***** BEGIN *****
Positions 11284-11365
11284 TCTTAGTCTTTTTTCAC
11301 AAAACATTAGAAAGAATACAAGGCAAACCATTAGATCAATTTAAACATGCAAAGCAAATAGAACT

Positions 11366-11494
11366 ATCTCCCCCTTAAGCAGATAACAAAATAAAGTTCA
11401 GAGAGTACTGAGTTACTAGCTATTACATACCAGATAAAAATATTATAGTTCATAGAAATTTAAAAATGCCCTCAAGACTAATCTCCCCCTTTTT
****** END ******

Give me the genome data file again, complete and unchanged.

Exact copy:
Positions 11284-11365
11284 TCTTAGTCTTTTTTCAC
11301 AAAACATTAGAAAGAATACAAGGCAAACCATTAGATCAATTTAAACATGCAAAGCAAATAGAACT

Positions 11366-11494
11366 ATCTCCCCCTTAAGCAGATAACAAAATAAAGTTCA
11401 GAGAGTACTGAGTTACTAGCTATTACATACCAGATAAAAATATTATAGTTCATAGAAATTTAAAAATGCCCTCAAGACTAATCTCCCCCTTTTT